A new water supply system that taps mountain spring water

Caritas Maroc is building a water supply system for the standpipes of two villages in the Haut-Atlas area.

Humanitarian and Development


Jean-Hugues Hermant-Lagrange

15 000 € to the Selection Committee at 2009/09/29

Project leader


"This isn't the first time that Caritas Maroc has carried out a water supply project in Morocco. Their familiarity with the social and cultural aspects helps them ideally meet the expectations of the communities (...). And besides, the technical expertise and financial evaluation were carried out by professionals, a guarantee of serous results."
Jean-Hugues Hermant-Lagrange

Water could some day be the rarest - and costliest - resource of the planet. In some parts of Morocco, it is already too expensive.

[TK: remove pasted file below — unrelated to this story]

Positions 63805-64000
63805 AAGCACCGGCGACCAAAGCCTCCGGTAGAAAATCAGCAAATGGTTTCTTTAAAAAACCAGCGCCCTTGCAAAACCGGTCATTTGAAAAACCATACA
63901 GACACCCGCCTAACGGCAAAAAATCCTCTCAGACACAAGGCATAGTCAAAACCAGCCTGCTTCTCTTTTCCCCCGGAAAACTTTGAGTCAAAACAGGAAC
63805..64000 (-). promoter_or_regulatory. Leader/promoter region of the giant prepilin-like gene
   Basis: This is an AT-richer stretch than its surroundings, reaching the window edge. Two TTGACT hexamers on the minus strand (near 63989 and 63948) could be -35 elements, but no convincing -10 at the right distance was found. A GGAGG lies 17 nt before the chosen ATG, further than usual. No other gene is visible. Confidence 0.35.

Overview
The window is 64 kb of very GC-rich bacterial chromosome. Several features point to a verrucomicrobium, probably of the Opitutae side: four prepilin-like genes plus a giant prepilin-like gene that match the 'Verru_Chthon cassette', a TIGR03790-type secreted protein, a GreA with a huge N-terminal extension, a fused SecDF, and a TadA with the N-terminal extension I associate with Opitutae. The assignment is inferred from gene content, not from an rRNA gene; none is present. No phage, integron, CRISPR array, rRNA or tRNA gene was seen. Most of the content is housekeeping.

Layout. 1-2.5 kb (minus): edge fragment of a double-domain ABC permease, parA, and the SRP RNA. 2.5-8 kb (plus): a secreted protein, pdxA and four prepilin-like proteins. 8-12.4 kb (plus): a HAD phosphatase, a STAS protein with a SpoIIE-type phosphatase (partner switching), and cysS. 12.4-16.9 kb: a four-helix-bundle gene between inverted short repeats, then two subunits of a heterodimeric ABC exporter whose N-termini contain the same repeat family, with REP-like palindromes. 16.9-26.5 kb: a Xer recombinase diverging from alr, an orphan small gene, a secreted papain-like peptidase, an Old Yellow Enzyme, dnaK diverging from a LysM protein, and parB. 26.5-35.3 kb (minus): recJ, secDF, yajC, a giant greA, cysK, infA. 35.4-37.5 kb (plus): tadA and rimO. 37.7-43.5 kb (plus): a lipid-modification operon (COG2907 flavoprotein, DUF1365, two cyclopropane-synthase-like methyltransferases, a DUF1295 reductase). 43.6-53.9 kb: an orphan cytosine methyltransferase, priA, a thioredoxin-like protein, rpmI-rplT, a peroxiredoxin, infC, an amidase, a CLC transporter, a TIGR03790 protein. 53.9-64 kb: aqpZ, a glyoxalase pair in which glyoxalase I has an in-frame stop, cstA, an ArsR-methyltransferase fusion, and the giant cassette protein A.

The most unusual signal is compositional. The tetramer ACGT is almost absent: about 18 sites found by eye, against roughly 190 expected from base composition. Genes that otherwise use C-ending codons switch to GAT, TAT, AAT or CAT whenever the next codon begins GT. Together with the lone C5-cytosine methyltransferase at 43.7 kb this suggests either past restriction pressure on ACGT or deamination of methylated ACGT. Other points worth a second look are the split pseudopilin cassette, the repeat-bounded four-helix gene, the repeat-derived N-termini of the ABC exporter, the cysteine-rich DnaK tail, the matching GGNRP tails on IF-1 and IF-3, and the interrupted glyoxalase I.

This is the case of the villages of Anrouy and Tizi, in the Haut-Atlas region of Morocco. The drought and the lack of water are unfortunately nothing new to the inhabitants. Reservoirs were built a long time ago to keep the water - if there was any - healthy.
But today, since water is lacking, the reservoirs only hold water delivered by road tankers. And this transported water is too expensive for the poorest fringe of the population.


Spring water thanks to new electric pumps

There happens to be a spring just three kilometers from the two villages. The existing installations obviously have to be overhauled to meet the sanitary regulations, but there's another problem: the difference in altitude between the spring and the villages.
A pass 223 meters high and 1.7 km long entails the installation of an intermediate tank at mid-slope and the use of two pumpsets powered by a generator. Once the cistern is filled, gravity will take over the job, and healthy water will flow down to the standpipes.
The grant from the Veolia Foundation will be used to buy galvanized steel pipes and power generators. And ultimately, the price of the water per cubic meter will be cut from 116 to 23 dirhams.